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Questions tagged [protocol-design]

Design of cryptographic protocols, i.e. ways of using algorithms (primitives) to achieve one or more security goals like integrity, confidentiality, authenticity (maybe together with non-security-related goals). If you ask about a specific protocol, tag with its name instead (or additionally, if about its design).

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Should we MAC-then-encrypt or encrypt-then-MAC?

Most of the time, when some data must be encrypted, it must also be protected with a MAC, because encryption protects only against passive attackers. There are some nifty encryption modes which ...
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5answers
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Should we sign-then-encrypt, or encrypt-then-sign?

We often want to send messages that are both (a) encrypted, so passive attackers can't discover the plaintext of the message, and (b) signed with a private-key digital signature, so active attackers ...
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Guarding against cryptanalytic breakthroughs: combining multiple hash functions

Assume I want to design a protocol (or data format or similar) including some cryptographic hash, and want it to be as future-proof as possible, i.e. I want to avoid that breakthroughs in cryptography ...
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One Encryption, Many Decryption Keys

I would like to share access to encrypted data among many recipients. I do not know the recipients ahead of time (when encrypting the data). Once the data is encrypted, I do not have access to the ...
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3answers
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Signal vs Telegram in terms of protocols?

Some time ago, the question was asked in chat, why MTProto (Telegram's protocol) is supposedly worse than Axolotl (Signal's protocol) as both protocols have been the inventions of their respective ...
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Kerckhoffs’ principles – Why should I make my cipher public?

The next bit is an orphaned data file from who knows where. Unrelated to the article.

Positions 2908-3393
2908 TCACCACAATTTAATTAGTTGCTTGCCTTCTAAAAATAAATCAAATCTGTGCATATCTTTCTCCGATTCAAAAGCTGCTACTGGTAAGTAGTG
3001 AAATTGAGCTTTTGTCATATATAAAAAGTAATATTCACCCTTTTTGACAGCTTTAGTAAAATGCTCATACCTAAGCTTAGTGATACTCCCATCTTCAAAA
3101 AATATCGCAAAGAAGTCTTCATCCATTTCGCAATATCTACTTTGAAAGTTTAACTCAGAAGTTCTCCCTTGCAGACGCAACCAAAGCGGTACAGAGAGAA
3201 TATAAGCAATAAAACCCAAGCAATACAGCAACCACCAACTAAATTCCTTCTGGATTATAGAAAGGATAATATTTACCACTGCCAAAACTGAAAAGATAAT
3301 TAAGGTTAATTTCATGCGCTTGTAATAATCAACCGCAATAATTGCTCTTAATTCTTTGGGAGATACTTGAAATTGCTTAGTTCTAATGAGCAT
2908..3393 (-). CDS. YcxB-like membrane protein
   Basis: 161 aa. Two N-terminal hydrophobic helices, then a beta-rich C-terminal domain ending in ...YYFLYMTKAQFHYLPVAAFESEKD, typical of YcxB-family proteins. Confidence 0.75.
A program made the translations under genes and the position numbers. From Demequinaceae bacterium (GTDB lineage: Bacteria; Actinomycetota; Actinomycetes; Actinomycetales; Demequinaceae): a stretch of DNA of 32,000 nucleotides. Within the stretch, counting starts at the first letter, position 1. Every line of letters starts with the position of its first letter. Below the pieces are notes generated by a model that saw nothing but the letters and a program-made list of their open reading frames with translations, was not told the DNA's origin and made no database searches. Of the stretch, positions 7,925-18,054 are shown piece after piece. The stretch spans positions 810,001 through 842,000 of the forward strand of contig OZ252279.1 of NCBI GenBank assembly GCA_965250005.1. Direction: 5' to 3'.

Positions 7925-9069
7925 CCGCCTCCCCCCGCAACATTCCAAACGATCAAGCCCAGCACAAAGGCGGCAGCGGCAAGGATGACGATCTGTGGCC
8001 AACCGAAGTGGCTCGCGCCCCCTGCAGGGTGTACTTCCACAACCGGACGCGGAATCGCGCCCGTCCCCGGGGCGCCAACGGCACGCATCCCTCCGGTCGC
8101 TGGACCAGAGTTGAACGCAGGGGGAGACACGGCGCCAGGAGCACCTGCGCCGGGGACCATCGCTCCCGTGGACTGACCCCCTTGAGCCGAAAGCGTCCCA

As I understand it, the less people know about the internals of my protocol or cipher, the more secure the protocol is. However Kerckhoffs's principle states that A cryptosystem should be secure ...
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4answers
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Why is plain-hash-then-encrypt not a secure MAC?

It seems that even in MAC-then-encrypt systems like SSL, something like HMAC is used rather than a plain hash. Why? Suppose we use some stream cipher; then why can't we use $Encrypt(m | H(m))$ as ...
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2answers
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Prevent double-spending with decentralized digital currencies without all transactions being public?

A recent approach to creating a decentralized online currency, called Bitcoin, has been generating some interest. The goal is to have a way to transfer currency without a central authority and without ...
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4answers
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How to fairly select a random number for a game without trusting a third party?

Several people are playing a game with random events and require a way to produce a random number. (Such as dice rolls or a lottery.) Can this be done such that each player has the power to be ...
27
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3answers
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Is this password migration strategy secure?

I want to upgrade the security of some existing databases of users' authentication tokens strictly for the purpose of making sure that if the database is stolen, attackers will not be able to guess ...
25
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1answer
7k views

Zero knowledge proof protocol example?

Alice is color blind. She never knows if her gloves are matched. Her brother Bob always teases her saying her gloves are mismatched and she should go change them. Alice wants to know if Bob ...
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2answers
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Selective format-compliant JPEG encryption?

I am working towards building a format-compliant encryption system for pictures. The aim of it is to be able to obscure specific areas of a picture (i.e. faces, car license numbers...) while keeping ...